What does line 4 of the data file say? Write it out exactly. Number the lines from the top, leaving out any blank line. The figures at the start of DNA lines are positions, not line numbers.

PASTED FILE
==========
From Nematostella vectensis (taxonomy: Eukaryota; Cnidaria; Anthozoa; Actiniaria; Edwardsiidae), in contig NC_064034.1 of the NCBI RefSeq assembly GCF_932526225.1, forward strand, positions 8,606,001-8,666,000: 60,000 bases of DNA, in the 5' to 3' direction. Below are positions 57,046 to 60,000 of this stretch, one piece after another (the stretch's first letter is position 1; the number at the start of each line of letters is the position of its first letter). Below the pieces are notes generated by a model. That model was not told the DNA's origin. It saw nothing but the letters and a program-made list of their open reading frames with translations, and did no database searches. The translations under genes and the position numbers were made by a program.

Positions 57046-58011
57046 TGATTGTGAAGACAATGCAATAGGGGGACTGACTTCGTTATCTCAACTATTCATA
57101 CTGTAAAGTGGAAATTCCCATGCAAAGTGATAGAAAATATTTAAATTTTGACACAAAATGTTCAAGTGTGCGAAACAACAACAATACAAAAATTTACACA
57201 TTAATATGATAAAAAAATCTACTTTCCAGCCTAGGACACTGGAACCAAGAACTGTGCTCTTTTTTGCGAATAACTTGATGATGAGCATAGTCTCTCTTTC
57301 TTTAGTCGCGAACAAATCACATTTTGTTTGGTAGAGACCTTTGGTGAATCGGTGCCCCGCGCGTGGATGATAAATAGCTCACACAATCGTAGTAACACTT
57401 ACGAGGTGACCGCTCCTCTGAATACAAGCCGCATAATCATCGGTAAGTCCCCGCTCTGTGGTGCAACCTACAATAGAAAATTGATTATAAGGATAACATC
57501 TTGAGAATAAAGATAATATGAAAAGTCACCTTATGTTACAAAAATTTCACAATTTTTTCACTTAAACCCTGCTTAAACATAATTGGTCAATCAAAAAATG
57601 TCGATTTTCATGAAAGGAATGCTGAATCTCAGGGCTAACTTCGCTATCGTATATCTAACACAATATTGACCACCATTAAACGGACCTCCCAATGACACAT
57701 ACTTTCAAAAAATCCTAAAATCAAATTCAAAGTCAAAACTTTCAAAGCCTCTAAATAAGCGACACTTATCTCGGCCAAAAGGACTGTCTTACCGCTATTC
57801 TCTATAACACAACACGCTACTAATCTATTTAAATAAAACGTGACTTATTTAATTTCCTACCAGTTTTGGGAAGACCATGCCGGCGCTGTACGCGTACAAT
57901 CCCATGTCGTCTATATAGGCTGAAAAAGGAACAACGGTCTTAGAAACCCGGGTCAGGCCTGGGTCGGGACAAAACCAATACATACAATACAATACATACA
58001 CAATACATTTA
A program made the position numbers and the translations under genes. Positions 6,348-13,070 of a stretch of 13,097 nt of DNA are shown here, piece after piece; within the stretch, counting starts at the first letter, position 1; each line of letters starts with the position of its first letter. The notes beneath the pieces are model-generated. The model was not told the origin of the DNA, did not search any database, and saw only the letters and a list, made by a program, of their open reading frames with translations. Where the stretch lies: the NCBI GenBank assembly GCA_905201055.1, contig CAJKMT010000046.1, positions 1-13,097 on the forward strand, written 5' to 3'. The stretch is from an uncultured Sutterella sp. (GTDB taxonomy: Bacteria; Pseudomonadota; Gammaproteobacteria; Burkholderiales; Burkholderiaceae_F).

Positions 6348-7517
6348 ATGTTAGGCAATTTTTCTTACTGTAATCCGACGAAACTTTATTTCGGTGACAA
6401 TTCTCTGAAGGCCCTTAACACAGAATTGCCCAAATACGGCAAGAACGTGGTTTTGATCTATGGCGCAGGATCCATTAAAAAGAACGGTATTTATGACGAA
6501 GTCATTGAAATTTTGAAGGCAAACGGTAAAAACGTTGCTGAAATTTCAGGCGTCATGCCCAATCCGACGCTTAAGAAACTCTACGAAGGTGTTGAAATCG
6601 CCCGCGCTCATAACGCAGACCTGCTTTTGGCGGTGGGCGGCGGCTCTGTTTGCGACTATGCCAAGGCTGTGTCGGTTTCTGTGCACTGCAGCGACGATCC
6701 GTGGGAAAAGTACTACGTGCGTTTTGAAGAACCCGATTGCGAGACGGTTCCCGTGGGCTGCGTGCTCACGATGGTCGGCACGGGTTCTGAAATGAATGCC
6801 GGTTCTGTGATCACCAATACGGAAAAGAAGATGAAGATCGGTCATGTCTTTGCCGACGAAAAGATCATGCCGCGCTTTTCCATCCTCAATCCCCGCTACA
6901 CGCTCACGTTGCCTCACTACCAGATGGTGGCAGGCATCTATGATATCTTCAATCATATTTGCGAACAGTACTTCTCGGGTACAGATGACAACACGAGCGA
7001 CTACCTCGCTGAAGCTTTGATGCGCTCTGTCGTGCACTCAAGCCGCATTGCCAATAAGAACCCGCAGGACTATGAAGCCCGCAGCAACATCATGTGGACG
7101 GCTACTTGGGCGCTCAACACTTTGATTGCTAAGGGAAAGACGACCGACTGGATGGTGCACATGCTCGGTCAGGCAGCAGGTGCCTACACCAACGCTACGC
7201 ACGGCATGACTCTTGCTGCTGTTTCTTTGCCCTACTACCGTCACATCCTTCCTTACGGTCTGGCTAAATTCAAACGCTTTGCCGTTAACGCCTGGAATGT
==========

57101 CTGTAAAGTGGAAATTCCCATGCAAAGTGATAGAAAATATTTAAATTTTGACACAAAATGTTCAAGTGTGCGAAACAACAACAATACAAAAATTTACACA